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Year : 2020  |  Volume : 9  |  Issue : 1  |  Page : 56-60

Prevalence of hepatitis B and hepatitis C viral infections and impact of control program among blood donors in Al-Baha region, Saudi Arabia

1 Departments of Medical Microbiology, Faculty of Medicine, Al-Baha University, Al-Baha, Kingdom of Saudi Arabia
2 Department of Medicine, Faculty of Medicine, Al-Baha University, Al-Baha, Kingdom of Saudi Arabia
3 Department of Biochemistry, Faculty of Medicine, Al-Baha University, Al-Baha, Kingdom of Saudi Arabia
4 Central Laboratory and Blood Bank, Al-Baha, Kingdom of Saudi Arabia

Correspondence Address:
Prof. Talal A Sallam
Department of Medical Microbiology, Faculty of Medicine, Al-Baha University, P. O. Box: 1988, Al-Baha
Kingdom of Saudi Arabia
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Source of Support: None, Conflict of Interest: None

DOI: 10.4103/sjhs.sjhs_197_19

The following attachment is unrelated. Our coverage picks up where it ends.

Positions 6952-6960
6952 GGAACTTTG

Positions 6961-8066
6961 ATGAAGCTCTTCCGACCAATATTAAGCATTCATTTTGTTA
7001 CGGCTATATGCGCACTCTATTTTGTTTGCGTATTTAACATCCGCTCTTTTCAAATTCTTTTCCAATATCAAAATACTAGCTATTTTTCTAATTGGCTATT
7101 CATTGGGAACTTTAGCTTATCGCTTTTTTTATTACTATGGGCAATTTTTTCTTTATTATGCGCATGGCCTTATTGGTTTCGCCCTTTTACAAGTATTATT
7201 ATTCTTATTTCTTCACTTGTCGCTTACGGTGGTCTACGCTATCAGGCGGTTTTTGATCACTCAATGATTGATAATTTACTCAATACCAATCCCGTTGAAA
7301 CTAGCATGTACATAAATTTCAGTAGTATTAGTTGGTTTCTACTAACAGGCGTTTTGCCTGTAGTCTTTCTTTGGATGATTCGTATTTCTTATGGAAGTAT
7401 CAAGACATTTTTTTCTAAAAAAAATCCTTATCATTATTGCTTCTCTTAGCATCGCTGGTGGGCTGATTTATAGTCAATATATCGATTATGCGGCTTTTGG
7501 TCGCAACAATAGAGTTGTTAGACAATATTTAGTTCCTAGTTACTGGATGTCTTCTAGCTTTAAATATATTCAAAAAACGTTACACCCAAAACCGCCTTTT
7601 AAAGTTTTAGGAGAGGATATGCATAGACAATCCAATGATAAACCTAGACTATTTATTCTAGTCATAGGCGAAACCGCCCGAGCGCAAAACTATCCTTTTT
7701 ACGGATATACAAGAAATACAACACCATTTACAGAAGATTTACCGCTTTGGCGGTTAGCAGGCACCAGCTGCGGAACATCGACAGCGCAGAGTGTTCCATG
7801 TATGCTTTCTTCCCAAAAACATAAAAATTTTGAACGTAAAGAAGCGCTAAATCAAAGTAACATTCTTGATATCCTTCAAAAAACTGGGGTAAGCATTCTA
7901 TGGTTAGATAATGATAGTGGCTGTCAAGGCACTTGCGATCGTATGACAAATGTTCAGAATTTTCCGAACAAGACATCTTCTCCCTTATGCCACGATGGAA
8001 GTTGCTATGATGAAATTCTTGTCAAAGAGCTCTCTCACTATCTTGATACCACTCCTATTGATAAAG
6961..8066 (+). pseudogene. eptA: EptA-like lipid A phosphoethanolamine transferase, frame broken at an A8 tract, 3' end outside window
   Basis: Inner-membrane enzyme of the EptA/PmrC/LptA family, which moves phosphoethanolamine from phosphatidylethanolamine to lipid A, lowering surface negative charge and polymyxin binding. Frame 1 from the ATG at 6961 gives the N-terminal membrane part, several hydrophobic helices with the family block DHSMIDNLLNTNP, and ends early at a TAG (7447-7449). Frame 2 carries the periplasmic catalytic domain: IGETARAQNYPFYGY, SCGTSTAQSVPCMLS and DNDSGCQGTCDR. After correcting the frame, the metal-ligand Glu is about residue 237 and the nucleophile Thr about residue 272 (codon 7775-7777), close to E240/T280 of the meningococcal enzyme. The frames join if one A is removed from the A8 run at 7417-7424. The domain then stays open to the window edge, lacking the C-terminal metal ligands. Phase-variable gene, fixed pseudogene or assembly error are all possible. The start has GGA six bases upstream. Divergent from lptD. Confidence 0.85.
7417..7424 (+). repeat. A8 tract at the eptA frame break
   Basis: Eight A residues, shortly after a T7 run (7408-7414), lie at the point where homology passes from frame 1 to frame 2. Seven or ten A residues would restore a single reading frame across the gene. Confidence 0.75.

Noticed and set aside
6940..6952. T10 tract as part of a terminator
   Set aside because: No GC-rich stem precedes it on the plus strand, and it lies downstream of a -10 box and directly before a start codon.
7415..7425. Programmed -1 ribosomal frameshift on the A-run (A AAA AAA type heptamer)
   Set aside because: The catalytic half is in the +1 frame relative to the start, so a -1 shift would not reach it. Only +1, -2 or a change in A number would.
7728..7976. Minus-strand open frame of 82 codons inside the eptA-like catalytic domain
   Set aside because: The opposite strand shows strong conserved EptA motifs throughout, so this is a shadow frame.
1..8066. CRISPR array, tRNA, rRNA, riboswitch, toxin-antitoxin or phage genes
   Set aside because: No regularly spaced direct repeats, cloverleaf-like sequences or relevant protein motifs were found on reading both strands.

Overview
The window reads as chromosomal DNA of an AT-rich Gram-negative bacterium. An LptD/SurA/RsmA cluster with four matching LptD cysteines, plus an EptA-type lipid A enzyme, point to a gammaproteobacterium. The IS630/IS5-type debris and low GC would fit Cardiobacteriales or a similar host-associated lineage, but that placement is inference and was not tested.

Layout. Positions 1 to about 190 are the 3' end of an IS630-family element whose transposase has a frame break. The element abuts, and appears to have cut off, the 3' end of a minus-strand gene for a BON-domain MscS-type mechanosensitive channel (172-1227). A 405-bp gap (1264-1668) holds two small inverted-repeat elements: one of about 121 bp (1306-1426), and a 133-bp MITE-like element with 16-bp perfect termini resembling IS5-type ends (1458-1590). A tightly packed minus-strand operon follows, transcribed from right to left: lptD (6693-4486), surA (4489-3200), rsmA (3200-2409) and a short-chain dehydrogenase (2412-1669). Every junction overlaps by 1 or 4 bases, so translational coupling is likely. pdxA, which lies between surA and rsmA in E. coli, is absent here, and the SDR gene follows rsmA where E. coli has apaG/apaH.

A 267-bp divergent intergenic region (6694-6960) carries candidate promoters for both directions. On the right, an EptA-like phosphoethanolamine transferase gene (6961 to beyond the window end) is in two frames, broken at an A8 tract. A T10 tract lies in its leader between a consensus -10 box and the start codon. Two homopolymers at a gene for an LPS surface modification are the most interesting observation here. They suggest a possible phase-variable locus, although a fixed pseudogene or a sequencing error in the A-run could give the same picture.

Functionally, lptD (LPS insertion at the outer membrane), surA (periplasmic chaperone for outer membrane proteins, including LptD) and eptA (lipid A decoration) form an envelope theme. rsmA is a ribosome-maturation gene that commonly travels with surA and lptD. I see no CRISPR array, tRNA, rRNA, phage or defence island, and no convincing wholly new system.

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Background: A low prevalence of hepatitis B virus (HBV) and hepatitis C virus (HCV) infections has been previously reported in Al-Baha. The present study reexamines the prevalence of HBV and HCV infection among blood donors 3 years following a previous study in an attempt to detect an impact of control measures. Materials and Methods: This 29-month retrospective study was conducted from October 2014 to May 2017. A total of 3,461 blood donors were screened for serological and molecular markers for HBV and HCV. Results: The mean age of the donors was 32.4 ± 10. 1 (range: 17–67). Of all donors 10 (0.3%) had HBsAg while 253 (7.3%) had anti-HBc in absence of HBsAg. Anti-HCV was detected in 8 (0.2%) donors, of whom 6 (75.0%) were also HCV-RNA positive. HBV-DNA was detected in 12 (0.4%) donors, of whom 10 (83.3%) had concurrent HBsAg, whereas 2 (16.7%) had HBV-DNA with anti-HBc as the only HBV marker. The donors born after inclusion of HBV vaccine in expanded program of immunization (EPI) had a significantly (P < 0.05) lower prevalence of HBsAg, anti-HBc, and HBV-DNA. Although insignificant (P = 0.197), a lower prevalence of HCV infection was detected among the donors who were born after implementing the screening policy for HCV infection. Conclusion: Compared to a previous report, this study detected a further reduction in the prevalence of HBV, whereas the decline of the prevalence of HCV infection merits further investigation.

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